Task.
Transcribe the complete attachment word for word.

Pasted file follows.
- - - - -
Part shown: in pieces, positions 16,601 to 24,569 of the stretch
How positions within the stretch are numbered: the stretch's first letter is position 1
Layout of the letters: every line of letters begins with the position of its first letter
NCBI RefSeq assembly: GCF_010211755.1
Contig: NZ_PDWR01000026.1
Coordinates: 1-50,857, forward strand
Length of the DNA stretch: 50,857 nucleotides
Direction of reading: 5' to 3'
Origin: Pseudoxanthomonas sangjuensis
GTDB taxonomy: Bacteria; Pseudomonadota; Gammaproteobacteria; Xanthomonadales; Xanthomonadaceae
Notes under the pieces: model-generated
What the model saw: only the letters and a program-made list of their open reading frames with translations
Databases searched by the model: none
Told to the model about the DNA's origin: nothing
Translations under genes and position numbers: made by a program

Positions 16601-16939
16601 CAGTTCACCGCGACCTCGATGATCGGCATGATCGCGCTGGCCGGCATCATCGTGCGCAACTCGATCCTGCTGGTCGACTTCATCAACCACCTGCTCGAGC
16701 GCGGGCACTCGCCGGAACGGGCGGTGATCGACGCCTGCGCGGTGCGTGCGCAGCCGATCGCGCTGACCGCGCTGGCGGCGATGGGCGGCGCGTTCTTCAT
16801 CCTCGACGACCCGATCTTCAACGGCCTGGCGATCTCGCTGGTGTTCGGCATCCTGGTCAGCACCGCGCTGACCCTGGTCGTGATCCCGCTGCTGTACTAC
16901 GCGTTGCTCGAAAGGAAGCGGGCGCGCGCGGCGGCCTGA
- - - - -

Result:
Part shown: in pieces, positions 16,601 to 24,569 of the stretch
How positions within the stretch are numbered: the stretch's first letter is position 1
Layout of the letters: every line of letters begins with the position of its first letter
NCBI RefSeq assembly: GCF_010211755.1
Contig: NZ_PDWR01000026.1
Coordinates: 1-50,857, forward strand
Length of the DNA stretch: 50,857 nucleotides
Direction of reading: 5' to 3'
Origin: Pseudoxanthomonas sangjuensis
GTDB taxonomy: Bacteria; Pseudomonadota; Gammaproteobacteria; Xanthomonadales; Xanthomonadaceae
Notes under the pieces: model-generated
What the model saw: only the letters and a program-made list of their open reading frames with translations
Databases searched by the model: none
Told to the model about the DNA's origin: nothing
Translations under genes and position numbers: made by a program

Positions 16601-16939
16601 CAGTTCACCGCGACCTCGATGATCGGCATGATCGCGCTGGCCGGCATCATCGTGCGCAACTCGATCCTGCTGGTCGACTTCATCAACCACCTGCTCGAGC
16701 GCGGGCACTCGCCGGAACGGGCGGTGATCGACGCCTGCGCGGTGCGTGCGCAGCCGATCGCGCTGACCGCGCTGGCGGCGATGGGCGGCGCGTTCTTCAT
16801 CCTCGACGACCCGATCTTCAACGGCCTGGCGATCTCGCTGGTGTTCGGCATCCTGGTCAGCACCGCGCTGACCCTGGTCGTGATCCCGCTGCTGTACTAC
16901 GCGTTGCTCGAAAGGAAGCGGGCGCGCGCGGCGGCCTGA